Thursday, June 10, 2010

You can't avoid traffic in a car

Hate to pick on the TAB's Jim Walker, but he asks this morning how to avoid crosstown traffic -- ruling out biking as an answer. If you are in a car, you cannot -- by definition -- avoid traffic. In a car you are traffic!

Hop on a bike is one answer. But, it isn't necessarily the right answer for everybody. (Though it's probably the right answer for more people than are currently biking.) Find public transportation. Demand public transportation. Car pool. Request off-peak work hours or work-from-home options.

There are car trips that are unavoidable. But, not all the car trips that make up the worst traffic.


Anonymous said...

Very pithy. And where are we supposed to park when we get to this public transportation? Earlier posts indicate that you don't want parking at Riverside, and you want to severely limit long term parking not only in city centers but would like to see meters in residential areas too. I'd love to stop my commuting. But your simple answers are somewhat naive for those folks that don't have higher level jobs, and to top it all off, it appears you're actively working against providing a way to make your own suggestions realistic. Thanks for your support.

Sean Roche said...

Why does one have to park to take public transportation?

Nathan Phillips said...

Your frustration is apparent. I sense that you would love to try a different way but feel hamstrung. I used to feel exactly like that, and mentally ruled out biking for a long time. Now I bike regularly and am constantly amazed at how my thinking and perspectives evolved on what is possible and practicable. Yet I still get that some commutes simply are not realistic by bike or public transport. The question is how we can make changes so that they become real options. What if a bus could pick you up closer to your home, so you wouldn't need to drive and park to access public transportation? Or could a bike get you to the train efficiently and safely?
Can you share how long (in miles and minutes) your current commute is?

MamaVee said...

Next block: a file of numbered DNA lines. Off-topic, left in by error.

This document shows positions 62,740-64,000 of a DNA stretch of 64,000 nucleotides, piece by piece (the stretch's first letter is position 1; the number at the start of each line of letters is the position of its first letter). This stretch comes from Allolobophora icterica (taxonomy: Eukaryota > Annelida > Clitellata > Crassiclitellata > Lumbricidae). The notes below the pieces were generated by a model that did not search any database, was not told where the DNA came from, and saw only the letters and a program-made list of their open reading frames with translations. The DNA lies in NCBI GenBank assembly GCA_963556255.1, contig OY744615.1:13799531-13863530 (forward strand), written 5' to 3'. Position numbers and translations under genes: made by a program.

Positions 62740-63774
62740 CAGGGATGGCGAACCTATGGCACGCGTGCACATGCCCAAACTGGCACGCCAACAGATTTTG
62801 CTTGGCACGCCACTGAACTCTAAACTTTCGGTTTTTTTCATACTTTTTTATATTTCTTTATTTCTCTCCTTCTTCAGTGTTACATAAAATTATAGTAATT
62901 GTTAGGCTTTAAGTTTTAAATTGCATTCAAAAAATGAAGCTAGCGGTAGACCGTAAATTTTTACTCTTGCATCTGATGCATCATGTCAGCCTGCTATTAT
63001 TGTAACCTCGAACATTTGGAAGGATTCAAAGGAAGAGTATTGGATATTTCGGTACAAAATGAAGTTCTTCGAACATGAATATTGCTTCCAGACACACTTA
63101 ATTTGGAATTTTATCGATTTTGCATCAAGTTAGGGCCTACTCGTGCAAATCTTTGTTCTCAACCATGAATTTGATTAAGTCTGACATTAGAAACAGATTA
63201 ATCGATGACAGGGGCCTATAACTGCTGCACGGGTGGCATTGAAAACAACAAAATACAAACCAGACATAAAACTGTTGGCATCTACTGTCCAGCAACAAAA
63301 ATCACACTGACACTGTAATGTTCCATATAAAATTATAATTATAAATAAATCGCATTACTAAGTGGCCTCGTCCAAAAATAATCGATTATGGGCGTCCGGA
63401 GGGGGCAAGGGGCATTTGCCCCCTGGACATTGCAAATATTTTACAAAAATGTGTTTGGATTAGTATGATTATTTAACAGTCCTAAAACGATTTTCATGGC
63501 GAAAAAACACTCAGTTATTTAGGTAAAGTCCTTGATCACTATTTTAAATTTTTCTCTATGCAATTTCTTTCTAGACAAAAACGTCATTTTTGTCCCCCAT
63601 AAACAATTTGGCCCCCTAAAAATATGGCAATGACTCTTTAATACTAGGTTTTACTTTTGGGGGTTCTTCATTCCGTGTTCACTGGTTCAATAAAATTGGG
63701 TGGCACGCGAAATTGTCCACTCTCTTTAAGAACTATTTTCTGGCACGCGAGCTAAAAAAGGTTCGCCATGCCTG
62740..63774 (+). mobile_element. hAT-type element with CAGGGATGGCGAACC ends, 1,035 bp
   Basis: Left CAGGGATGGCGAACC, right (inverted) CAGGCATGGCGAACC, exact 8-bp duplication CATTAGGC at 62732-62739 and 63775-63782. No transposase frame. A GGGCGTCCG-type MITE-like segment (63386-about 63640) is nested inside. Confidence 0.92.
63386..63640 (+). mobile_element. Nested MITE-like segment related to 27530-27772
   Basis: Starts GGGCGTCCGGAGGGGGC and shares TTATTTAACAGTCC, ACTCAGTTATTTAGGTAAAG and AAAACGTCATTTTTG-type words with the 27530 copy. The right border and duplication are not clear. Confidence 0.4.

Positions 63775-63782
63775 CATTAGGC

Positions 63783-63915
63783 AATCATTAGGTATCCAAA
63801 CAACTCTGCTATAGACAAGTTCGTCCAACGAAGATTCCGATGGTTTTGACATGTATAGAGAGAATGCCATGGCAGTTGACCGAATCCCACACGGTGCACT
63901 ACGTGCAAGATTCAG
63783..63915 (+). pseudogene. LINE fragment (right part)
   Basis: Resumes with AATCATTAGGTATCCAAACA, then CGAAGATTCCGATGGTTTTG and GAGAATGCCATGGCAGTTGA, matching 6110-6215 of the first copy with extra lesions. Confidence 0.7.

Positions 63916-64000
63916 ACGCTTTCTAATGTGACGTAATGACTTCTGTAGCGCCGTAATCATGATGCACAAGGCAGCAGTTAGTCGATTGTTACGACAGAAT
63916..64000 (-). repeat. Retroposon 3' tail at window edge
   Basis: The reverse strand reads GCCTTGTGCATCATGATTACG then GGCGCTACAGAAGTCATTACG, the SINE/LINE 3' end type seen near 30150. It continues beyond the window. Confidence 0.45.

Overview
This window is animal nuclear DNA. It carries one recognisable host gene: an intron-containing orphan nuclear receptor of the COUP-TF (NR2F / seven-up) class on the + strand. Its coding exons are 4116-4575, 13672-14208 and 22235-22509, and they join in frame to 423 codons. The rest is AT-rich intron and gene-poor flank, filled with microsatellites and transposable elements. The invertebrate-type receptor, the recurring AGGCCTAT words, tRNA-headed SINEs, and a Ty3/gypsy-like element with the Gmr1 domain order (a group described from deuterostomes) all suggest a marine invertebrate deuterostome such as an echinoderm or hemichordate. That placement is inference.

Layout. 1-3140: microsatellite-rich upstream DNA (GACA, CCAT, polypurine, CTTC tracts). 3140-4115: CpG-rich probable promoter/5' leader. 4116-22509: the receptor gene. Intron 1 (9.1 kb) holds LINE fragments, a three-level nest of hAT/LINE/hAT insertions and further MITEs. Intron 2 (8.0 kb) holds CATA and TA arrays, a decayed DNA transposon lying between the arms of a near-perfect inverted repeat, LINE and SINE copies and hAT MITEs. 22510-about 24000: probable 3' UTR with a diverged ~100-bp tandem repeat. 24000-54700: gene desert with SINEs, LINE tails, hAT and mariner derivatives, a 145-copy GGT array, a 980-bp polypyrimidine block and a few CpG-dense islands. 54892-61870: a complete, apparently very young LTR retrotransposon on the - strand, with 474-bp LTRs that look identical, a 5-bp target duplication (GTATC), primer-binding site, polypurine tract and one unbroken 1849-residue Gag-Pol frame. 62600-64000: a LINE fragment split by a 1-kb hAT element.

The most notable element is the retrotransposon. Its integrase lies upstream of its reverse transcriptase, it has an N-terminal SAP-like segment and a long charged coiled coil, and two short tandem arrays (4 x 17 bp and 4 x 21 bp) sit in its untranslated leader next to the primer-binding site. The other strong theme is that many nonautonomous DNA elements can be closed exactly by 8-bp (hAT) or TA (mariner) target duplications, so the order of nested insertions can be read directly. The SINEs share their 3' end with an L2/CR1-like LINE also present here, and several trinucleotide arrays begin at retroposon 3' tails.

as Sean and nathan note above, it's not for everyone, but if we each think outside the box we can find more ways to depend on cars less.

My husband works from 6-6 and commutes to Hyannis, Brocton and Beverly. He kind of needs his car. Fine right. but when we are able to think creatively. I who travels in a tighter circle choose train and bus and bike when possible. Just this monday I too the bus and train from newton to somerville with two kids in tow. We met up with the husband in somerville and he drove the four of us home. If I was thinking less creatively I'd most likely drive to somerville and then we'd have to take two cars home for the four of us...

As for parking at the T- if all of us physically able to ride a bike biked to the T there might be a lot more parking for those that can't.

Anonymous said...

Do you folks just not work in the winter? After a snowstorm? In a downpour? It's 20 miles to a T stop. No showers at work. Commuter rail does not run often enough to get me home in time for family responsibilities. You miss one train, and that's the end of the evening. So, driving to a T is seems to be the only alternative to driving the whole way. Why does one have to park to take public transportation? That your modern day equivalent of "Let them eat cake"?

Anonymous said...

Why does one have to park to take public transportation?

Because there isn't public transportation within walking distance of everywhere.

Because one is disabled and can't walk or bike.

Because one has to work multiple jobs just to pay the rent and pick up four kids from two different schools in between and there isn't enough time in the day to walk.

Because one lives in New Hampshire but the only job he can find is in Boston, so he must commute daily.

Because the T is so unreliable that one needs a backup plan so he won't miss work and lose pay (or get fired) when the T isn't running.

Because it's -25 degrees out with wind chill.